As you can see from the map, each state carries its own symbols as well as the national symbols such as the stars and stripes. The interesting thing is that these geographic or state-line symbols have begun to erode because of transportation and communication systems, while at the same time some people are still fiercely attached to their own region. As we did when we examined British symbols, focus on a symbol that has a connection to American culture overall, or one that is a specific symbol that exemplifies a certain type of Americanism. Old or new, concentrated or diffuse, it does not matter.
American Myths and Folklore
Even though the United States of America is a relatively new country, if we are to date it from the American Revolutionary War’s conclusion ins 1783, its mythology stretches back much further than the 18th century. As other nations and cultures have done, the Americans have attempted to root themselves in a mythological past. The legends, whether exaggerated, partially true or complete fiction, have come down to us through the centuries and informed our understanding of American culture, just as it has informed the understanding of Americans themselves. The project of cultural, social and political unification was particularly challenging in the United States and contradictions often arose which had to be resolved or ignored. Let’s examine how popular American legends and myths influenced the development of American culture.
Two famous examples are Paul Bunyan and Davy Crockett. The former is the main character in a series of Tall Tales about the expansion of American territory, whereas the latter was a real man whose legend grew and whose exploits were exaggerated.
Week 10: The American Revolutionary War
Three of the most significant people that drove the revolution forward were George Washington, Benjamin Franklin, and Thomas Jefferson. There were many more powerful, intelligent, courageous and driven people to be sure, but we only had time to cover these three Founding Fathers. George Washington is the most iconic of three and he was the general in charge of the continental forces. Without his charisma, strategy and vision the war would have been lost in the first few years. He became the President of the new republic of the United States of America when the war was concluded. He strongly advocated American neutrality. Benjamin Franklin was something of a genius. He is known for his scientific and business ventures as well as his political contributions. Undoubtedly talented, he was a polymath who lent his expertise and reputation to the cause of American independence, but also mediated the conflict with the British and French. Thomas Jefferson is most well-known for penning the document itself. He worked tirelessly to come with a draft of the Declaration of Independence that all the thirteen colonies’ representatives could agree on. Surprisingly few corrections and alterations were made. He was strongly in favour of liberties and the rights of citizens. He believed that governments needed limitations (which would come in the form of systemic checks and balances as well as the constitution) to maintain a just society. He would later become President of the United States and was a strong advocate of maintaining diplomatic ties with France after the war (as opposed to Washington’s neutral position). Below are some classic portraits of the three men and an image of the Declaration of Independence.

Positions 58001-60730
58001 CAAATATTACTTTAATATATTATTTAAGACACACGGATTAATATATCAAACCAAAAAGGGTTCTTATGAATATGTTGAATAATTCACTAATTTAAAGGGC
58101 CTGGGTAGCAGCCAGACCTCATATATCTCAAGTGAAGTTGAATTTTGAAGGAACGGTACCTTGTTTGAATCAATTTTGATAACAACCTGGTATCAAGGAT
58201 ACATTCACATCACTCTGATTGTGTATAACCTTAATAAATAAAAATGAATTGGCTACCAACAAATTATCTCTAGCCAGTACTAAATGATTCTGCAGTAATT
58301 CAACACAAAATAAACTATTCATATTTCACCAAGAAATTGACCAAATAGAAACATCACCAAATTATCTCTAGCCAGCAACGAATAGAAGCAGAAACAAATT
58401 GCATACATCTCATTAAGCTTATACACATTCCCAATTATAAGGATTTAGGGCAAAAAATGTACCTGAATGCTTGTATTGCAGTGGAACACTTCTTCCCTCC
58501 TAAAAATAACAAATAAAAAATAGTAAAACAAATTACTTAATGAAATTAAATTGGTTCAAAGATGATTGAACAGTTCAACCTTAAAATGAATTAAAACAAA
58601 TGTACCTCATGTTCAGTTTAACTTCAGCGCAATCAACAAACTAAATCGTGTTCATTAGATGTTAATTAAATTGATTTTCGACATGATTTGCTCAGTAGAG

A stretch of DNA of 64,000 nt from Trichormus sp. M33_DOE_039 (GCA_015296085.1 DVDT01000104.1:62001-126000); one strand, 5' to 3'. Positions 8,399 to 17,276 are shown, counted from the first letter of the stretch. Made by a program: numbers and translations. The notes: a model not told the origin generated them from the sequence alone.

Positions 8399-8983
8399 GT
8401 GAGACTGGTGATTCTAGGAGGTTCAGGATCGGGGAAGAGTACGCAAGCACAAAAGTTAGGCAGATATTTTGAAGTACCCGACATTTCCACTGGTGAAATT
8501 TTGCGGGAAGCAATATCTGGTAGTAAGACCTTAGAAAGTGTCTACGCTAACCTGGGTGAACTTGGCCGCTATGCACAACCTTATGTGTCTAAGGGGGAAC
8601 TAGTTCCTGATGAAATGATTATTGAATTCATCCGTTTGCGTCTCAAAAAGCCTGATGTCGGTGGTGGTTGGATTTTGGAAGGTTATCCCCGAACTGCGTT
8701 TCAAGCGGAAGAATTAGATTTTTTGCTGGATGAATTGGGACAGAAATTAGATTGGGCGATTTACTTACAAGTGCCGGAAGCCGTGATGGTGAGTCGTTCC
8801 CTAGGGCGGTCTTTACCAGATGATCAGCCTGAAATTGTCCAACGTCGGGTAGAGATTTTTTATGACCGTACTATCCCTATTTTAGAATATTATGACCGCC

Week 11: A Tale of Two Empires
The Industrial Revolution
The Industrial Revolution propelled countries into the Modern Age, but at what cost? The costs and benefits of the process, not just in Great Britain and the United States, but all around the world, have long been debated. Often we are focused on the economics and technological changes that it brought about, but consider the two iconic pictures below and measure the effect on society and the environment as well.
Week 12: Americanization: Inheriting the Empire
Observe the two maps of the world below. One is of the British Empire at its peak in 1900 and the other is a map of the United States of America’s power projection in 2000. As we discussed in class, there are many ways that English culture, both American and British, spread all over the globe, but perhaps the biggest overall influence is military presence. The United States has always been a republic, but in many ways it has behaved more and more like an empire since it became the lone global superpower after World War II.
Originally, America was able to justify its global expansion by being the “saviours of the world” and the “protectors of the free world.” Of course, there was a measure of truth to these ideas in the 1940s, 1950s and even into the Cold War, but this perspective has begun to sour and it is harder to sell to the public. The election of Donald Trump as president and his promises to scale back America’s overseas military presence are an indicator that there may be changes in America’s aggressive foreign policy. Although there are signs that American culture is receding, it continues to be incredibly dominant, just as British culture was from the post Napoleonic era to the late 19th century. Evidence of Americanization is all around us and, even if its power is diminishing, it will continue to affect global culture for a long time to come. Just look in the mirror at the clothes you wear, or look out the window at McDonald’s golden arches for a quick reminder that Americanization is all around us.
The British Empire at its peak c. 1900
American Military Presence c. 2000
Week 13: The American Civil War and the Wild West